...In the mid-'80s, Lopez joined the U.S. Forest Service and got assigned to the office in Peñasco. Locals had the instinctual habit of giving the finger to anyone driving a green government truck. They didn't trust the feds. They had no faith that they were acting in the community's best interest.
Lopez managed to get past some of that wariness and used his understanding of local culture and needs to create a nationally recognized program now known as “Collaborative Stewardship.” Instead of offering big timber sales to outside contractors, Lopez helped craft a program to offer small plots of forest — a couple acres called a “stewardship block” — from which locals could gather wood and feel a sense of forest ownership. At the same time, the Forest Service was being paid a small fee to get some much-needed tree thinning finished.
Today, with the Rio Grande Water Fund aiming to restore hundreds of thousands of acres of forest while benefiting local communities, Lopez's program could be a useful tool in building grassroots support.
The innate distrust of outsiders among Peñasqueros comes from a long, sordid history of chicanery and exploitation.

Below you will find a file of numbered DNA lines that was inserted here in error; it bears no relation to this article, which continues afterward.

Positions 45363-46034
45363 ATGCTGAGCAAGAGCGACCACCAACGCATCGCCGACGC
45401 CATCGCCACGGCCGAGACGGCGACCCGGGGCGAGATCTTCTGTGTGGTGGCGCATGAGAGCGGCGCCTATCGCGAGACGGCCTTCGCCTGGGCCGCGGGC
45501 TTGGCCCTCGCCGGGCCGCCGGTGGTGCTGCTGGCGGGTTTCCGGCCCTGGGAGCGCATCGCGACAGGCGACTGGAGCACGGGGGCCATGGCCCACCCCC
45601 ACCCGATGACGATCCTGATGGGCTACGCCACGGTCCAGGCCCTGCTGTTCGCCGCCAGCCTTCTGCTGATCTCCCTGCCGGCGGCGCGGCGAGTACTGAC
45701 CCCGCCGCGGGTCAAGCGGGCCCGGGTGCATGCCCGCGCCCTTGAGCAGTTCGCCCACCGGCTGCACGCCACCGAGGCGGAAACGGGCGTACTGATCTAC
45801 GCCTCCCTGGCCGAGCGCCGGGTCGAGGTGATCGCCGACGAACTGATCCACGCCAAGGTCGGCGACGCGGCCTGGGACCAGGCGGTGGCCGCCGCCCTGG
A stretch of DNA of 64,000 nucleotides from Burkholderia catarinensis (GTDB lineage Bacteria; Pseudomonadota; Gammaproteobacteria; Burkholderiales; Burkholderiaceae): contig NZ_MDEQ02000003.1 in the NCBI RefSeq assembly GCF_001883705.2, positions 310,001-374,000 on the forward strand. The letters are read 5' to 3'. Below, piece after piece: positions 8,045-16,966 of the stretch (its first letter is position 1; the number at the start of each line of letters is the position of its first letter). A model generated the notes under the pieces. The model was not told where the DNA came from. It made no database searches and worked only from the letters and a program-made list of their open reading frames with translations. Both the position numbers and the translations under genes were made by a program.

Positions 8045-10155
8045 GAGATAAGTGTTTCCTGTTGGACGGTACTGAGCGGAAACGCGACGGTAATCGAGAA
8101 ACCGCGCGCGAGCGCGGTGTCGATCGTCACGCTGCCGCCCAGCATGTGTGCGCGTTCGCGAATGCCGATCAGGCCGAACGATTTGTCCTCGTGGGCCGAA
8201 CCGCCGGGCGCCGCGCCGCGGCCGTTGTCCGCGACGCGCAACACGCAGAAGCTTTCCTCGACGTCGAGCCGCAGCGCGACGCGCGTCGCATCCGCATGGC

Most of these tiny hamlets in the rolling foothills of the southern Sangre de Cristos were settled hundreds of years ago. Hispano pioneers relied on land grants — vast tracts of land presented by the Spanish crown — for their survival. Rivers for irrigation. Valleys for farming. And the mountains for firewood and building materials. In many cases, residents shared common access to these resources.
But when the territory became part of the U.S., many land grants were cut up and sold off. Anglo outsiders often logged the best timber off the mountains. By the early 1900s, much of the land had been absorbed by the Forest Service, which strictly regulated access to resources.
Local Hispanos still feel a deep sense of betrayal for the loss.